Friday, September 2, 2011

Carving Wax Shrinkage?

Q: How much does Carving Wax Shrink?

The only source of information I could find on this is from kwm at Atelier de Poupee. The post states ".02777%. Almost 3% shrinkage."

Why is there such limited information? Different combinations of ingredients are going to have different results.

The recipe I followed for my Carving Wax:

4.5 parts microcrystalline wax
4.5 parts paraffin wax
9 parts talc
1 part beeswax
1 part carnauba wax

The recipe for kwm's Carving Wax:

1 part paraffin
1 part microcrystalline wax
2 parts talc

Notice that we also have a slight different in the recipe for the carving wax. Basically, kwm omitted the use of beeswax and carnauba wax. How will that affect the difference in shrinkage?

So how do I test carving wax shrinkage? I am going to make a plaster mold of a tile that has a 5cm line that can be measured.



How reliable will that information be?  Just measuring one carving wax cast isn't going to be enough.  Although I could probably get more accurate numbers casting and measuring 100 times, I am not about to do that.  So I will just settle for casting 5 times and getting an average number.  Things like the heat of the mold, the heat of the wax, etc may all factor in to the calculation of shrinkage.  I will try to take in as many factors as possible, but there is a limit to how much I will test.  I am just trying to get a general number for shrinkage and not one for scientific application.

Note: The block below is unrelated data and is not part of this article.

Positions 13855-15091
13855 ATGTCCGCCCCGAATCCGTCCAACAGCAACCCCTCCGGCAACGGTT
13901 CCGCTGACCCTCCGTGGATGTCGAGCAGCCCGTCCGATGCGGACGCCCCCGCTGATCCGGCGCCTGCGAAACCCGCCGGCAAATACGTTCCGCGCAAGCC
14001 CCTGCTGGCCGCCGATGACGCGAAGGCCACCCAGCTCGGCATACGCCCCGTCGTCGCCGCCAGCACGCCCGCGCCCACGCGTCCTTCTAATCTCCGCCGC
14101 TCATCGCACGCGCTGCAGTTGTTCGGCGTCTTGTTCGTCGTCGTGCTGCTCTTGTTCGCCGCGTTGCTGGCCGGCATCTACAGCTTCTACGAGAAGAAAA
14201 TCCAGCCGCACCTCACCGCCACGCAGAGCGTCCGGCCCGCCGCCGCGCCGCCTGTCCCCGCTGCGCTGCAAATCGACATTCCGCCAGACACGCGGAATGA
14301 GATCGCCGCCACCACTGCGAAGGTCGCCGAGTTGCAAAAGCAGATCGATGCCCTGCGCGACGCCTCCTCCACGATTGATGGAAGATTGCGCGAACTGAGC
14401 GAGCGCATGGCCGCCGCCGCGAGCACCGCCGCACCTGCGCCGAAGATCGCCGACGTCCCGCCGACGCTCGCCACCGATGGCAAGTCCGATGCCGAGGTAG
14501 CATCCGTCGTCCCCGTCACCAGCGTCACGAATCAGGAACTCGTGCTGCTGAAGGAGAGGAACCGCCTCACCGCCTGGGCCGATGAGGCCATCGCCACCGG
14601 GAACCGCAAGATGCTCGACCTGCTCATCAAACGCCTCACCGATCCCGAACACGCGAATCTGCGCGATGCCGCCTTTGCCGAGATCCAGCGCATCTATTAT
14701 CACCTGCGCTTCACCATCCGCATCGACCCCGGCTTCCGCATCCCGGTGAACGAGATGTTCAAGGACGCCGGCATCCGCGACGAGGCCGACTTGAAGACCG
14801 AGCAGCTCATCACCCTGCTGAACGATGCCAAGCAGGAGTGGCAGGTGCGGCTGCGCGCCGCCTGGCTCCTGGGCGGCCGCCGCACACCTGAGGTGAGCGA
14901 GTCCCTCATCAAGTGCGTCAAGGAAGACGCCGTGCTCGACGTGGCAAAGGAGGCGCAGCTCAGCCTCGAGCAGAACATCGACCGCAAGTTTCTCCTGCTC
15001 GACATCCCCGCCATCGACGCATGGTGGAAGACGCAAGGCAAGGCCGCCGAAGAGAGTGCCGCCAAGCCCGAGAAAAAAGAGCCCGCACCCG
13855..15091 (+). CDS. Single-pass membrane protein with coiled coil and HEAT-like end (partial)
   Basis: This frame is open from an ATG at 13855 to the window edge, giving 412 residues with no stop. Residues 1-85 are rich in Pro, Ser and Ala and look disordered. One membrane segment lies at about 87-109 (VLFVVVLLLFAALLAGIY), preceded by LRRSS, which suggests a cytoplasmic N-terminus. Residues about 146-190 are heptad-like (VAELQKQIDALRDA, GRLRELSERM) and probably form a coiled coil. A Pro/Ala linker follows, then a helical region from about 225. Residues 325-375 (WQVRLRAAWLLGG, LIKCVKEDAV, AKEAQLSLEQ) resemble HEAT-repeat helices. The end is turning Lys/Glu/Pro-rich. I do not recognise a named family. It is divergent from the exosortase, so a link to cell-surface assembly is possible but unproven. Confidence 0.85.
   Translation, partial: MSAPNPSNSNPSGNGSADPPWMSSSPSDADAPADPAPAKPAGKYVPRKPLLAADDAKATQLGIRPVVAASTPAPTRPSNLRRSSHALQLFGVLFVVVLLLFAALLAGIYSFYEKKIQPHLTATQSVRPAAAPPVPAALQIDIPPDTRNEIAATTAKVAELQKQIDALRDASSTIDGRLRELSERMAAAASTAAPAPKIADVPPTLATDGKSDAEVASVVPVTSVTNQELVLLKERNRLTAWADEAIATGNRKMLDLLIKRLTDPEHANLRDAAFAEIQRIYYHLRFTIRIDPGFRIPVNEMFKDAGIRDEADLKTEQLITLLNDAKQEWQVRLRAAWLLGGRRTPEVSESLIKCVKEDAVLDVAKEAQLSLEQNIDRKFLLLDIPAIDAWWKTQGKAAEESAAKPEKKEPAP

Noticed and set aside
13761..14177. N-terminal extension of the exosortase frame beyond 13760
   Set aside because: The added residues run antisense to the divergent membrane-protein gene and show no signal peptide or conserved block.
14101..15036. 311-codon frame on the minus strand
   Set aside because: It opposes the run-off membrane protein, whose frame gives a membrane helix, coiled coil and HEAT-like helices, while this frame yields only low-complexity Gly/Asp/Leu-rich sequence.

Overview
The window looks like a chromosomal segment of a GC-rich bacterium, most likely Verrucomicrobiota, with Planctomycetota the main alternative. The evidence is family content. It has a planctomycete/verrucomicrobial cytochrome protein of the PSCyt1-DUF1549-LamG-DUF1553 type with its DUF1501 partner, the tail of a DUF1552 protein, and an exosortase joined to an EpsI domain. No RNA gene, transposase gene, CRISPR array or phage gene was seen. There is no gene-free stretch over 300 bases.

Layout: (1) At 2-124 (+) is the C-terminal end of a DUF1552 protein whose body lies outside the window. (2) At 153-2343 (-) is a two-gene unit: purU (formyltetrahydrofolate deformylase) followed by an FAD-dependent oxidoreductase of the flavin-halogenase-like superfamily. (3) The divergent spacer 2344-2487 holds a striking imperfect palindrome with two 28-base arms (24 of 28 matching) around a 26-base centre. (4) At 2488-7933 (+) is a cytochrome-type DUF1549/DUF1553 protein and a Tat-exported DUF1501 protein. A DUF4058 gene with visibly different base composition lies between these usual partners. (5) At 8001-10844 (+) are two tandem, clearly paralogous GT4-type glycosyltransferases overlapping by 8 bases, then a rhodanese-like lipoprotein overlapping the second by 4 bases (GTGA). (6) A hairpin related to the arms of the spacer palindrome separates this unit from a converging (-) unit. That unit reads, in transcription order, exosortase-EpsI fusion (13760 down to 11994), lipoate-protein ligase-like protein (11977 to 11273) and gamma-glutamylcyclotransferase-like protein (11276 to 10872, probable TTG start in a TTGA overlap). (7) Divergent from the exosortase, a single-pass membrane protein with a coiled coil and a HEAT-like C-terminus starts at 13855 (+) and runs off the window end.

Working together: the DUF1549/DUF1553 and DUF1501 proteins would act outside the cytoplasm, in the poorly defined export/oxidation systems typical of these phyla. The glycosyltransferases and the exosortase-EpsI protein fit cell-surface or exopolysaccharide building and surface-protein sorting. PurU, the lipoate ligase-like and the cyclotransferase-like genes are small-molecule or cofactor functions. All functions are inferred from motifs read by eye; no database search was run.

Why is knowing shrinkage important?  Lets suppose you first make a plaster mold of your original sculpture.  Then you cast with carving wax.  Then maybe after some work on that carving wax copy you make a junk moulage mold.  You cast another carving wax copy from that mold and work on it some more.  Maybe even after all that you want to make another junk moulage mold and cast in carving wax again.  Maybe you repeat that a few times.  Depending on carving wax's shrinkage, your original sculpt is getting smaller every time you make a new mold and cast it in carving wax.  This may not be a big deal if the size of the final copy does not matter.

Something else that needs to be factored is the mold's shrinkage.  Plaster mold has no shrinkage, but what about junk moulage molds?  It is recommended to use a moulage mold as soon as it is set and not to just store it for later use, but why?  Because of shrinkage.  So what kind of shrinkage are we talking about?  If I stored a moulage mold in an air tight container for a day, how much shrinkage are we talking about?  What if I stored it for a week?

So many questions that I want to find some basic answers for.

So what am I going to test for?

Plaster Mold
Test room temperature and warmed up plaster mold.  Test pouring 145 and 160 degree carving wax.  Cast 5 times per scenario.

Moulage Mold
Test room temperature mold.  Test pouring 145 and 160 degree carving wax.  Test using moulage mold immediately, 24 hours later, and x days later.  Cast 5 times per scenario.

Sounds like a lot of fun.

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